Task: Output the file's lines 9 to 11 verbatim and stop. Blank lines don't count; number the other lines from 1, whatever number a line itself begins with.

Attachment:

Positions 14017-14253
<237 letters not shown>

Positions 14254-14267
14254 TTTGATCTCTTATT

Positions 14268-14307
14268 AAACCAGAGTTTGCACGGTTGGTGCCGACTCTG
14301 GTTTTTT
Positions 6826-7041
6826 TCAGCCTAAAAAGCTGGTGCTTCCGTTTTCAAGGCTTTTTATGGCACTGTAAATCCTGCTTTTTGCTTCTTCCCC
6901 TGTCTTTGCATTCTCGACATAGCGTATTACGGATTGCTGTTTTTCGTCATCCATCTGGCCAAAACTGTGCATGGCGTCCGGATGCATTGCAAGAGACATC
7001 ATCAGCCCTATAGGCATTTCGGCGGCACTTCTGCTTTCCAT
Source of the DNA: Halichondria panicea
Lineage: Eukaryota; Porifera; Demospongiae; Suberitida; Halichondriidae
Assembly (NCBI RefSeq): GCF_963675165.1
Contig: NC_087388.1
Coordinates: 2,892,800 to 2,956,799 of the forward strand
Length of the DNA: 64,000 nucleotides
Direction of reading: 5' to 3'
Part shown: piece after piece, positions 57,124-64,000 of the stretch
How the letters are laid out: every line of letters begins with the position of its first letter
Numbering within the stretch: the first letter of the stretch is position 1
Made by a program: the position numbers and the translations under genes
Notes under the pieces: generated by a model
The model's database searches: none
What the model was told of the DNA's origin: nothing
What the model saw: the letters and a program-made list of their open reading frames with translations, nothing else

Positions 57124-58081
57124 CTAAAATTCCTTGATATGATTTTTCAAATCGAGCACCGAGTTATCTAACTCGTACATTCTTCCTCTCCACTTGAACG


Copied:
6826 TCAGCCTAAAAAGCTGGTGCTTCCGTTTTCAAGGCTTTTTATGGCACTGTAAATCCTGCTTTTTGCTTCTTCCCC
6901 TGTCTTTGCATTCTCGACATAGCGTATTACGGATTGCTGTTTTTCGTCATCCATCTGGCCAAAACTGTGCATGGCGTCCGGATGCATTGCAAGAGACATC
7001 ATCAGCCCTATAGGCATTTCGGCGGCACTTCTGCTTTCCAT